I’ll assume you said yes, which means you might want to take a peek at the new U.S. Chamber of Commerce Winning with Wellness report.
Released earlier this month, the new publication is designed to “demystify” health promotion initiatives, looking at some of the “fundamentals of workplace wellness programs,” including evidence-based critical components such as developing a plan and applying behavior change methodologies, for example.
The report also lays out “10 Essential Steps in Designing a Workplace Wellness Program,” urging employers to “rely on evidence-based best practice strategies and tailor interventions to their populations” when plotting out wellness initiatives.
To begin planning, for instance, the report suggests that employers assess the organization’s readiness to adopt a workplace wellness strategy, asking “crucial questions” such as: Are there business plans in place that support or impede behavior change? Is there a history of workplace wellness programs? If so, what are some lessons learned? Can the organization specify how health changes can improve the work environment?
In addition, the report cites case studies demonstrating “employee satisfaction and social or financial ROI” from wellness programs at companies such as PepsiCo Inc. and Johnson & Johnson.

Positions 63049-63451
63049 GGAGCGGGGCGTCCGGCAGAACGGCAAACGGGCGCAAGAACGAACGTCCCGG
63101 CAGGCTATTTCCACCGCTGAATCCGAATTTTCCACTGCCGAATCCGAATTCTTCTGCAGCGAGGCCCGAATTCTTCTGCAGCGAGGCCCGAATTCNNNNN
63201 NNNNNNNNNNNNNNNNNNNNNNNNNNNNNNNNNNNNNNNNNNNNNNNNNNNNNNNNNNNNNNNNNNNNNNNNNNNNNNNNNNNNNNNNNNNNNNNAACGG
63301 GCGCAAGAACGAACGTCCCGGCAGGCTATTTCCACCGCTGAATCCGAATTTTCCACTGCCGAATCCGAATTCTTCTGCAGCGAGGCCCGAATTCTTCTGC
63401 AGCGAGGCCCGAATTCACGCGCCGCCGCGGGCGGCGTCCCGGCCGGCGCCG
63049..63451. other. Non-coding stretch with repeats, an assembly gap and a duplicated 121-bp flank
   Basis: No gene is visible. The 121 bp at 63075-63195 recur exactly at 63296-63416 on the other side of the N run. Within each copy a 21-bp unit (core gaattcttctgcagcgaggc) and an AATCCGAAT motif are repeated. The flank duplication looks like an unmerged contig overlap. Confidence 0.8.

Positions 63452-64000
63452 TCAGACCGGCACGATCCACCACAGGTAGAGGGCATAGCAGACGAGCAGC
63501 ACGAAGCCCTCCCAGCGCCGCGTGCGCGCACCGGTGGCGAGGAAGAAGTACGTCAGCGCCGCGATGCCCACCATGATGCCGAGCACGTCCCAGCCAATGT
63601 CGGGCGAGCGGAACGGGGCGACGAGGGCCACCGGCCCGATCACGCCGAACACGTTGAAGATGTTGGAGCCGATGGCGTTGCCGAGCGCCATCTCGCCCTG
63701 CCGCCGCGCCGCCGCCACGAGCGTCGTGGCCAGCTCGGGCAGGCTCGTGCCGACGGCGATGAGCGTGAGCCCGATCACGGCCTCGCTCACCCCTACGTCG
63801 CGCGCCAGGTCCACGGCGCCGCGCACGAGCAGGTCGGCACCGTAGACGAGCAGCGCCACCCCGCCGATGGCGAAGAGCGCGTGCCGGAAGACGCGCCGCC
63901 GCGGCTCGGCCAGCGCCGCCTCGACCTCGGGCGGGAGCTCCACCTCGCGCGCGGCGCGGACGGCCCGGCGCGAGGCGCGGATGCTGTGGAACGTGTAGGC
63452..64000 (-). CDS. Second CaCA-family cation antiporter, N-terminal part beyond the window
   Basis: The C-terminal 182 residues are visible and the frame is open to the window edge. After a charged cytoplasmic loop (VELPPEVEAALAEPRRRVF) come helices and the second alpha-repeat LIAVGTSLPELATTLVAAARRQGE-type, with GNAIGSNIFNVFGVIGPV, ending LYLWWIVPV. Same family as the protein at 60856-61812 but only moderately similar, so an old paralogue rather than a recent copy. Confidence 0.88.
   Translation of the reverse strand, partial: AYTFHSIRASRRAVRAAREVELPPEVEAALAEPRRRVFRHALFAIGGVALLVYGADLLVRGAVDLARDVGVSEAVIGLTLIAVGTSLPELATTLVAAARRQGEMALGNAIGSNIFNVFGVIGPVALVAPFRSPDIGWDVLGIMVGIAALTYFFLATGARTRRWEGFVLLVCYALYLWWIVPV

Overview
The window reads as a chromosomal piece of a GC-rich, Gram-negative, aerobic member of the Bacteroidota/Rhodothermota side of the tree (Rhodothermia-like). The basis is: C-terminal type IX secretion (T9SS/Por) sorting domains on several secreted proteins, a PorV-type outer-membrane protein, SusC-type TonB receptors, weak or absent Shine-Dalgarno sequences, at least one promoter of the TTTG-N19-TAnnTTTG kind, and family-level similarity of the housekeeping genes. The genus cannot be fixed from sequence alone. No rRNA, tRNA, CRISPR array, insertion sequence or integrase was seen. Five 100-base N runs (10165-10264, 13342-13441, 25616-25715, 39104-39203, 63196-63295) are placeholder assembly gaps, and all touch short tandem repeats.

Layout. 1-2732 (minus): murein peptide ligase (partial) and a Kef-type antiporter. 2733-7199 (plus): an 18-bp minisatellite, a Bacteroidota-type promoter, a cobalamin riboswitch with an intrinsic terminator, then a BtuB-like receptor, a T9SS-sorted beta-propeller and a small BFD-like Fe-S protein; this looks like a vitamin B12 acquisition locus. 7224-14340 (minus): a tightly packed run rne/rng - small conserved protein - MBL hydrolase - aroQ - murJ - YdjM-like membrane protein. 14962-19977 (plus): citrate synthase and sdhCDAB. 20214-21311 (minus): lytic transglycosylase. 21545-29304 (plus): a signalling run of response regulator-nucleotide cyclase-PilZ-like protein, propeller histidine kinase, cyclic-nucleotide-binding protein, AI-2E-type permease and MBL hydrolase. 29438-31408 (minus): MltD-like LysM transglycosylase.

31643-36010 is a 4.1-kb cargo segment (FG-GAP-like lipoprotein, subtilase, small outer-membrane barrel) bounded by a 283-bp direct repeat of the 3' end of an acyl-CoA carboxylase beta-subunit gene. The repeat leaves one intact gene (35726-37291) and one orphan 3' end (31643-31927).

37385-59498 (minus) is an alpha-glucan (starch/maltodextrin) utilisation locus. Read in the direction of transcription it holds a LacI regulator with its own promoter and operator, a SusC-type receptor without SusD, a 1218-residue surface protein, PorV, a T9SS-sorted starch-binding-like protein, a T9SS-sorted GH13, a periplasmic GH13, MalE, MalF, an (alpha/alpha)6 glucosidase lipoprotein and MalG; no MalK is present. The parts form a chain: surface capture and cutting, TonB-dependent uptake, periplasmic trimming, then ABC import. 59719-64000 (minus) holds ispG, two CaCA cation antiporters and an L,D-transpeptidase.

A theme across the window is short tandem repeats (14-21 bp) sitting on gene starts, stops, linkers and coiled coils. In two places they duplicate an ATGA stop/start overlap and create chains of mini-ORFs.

An evaluation of PepsiCo’s Healthy Living wellness program, for example, studied the initiative over the course of seven years in an effort to determine the cost impact of its lifestyle and disease management programs.
As the Chamber report notes, the study revealed that Pepsi saw an average reduction of $30 in healthcare costs per member per month, after seven years of continuous participation in either the lifestyle or disease management program.
A 2011 evaluation of Johnson & Johnson, meanwhile, compared a matched cohort sample of its 31,823 employees to similar organizations with a comparable number of employees. According to the U.S. Chamber, the findings demonstrated that, from the years 2002 to 2008, “Johnson & Johnson experienced a 3.7 percent lower average annual growth in medical costs compared to the comparison group,” and J & J wellness programs produced an ROI of $3.92 for every dollar spent.
Finally, the Chamber points to a 2013 RAND Inc. report that determined “there is solid evidence to be optimistic” that healthier employee behavior will correlate directly to lower healthcare costs. More than 60 percent of respondents in that survey indicated that workplace wellness programs reduced their organizations’ healthcare costs, while also reporting an overall decrease in healthcare service utilization, which, in turn, reduced the healthcare cost burden.
While pointing out that each of these studies had limitations, “the majority show that well-designed wellness programs lead to an ROI ranging from $1.50 [for each dollar spent] to more than $3 invested over a timeframe of two to nine years,” the report notes.
Cost savings aside, the report’s authors tout the non-financial advantages of developing a winning wellness program.
“Even if one assumes for the sake of argument that any limitation of each particular study leads to an ROI of less than $1.50 to $3,” they write, “there are other benefits to these programs, such as increased job performance, overall well-being, and happy and thriving employees who contribute to business and community success.”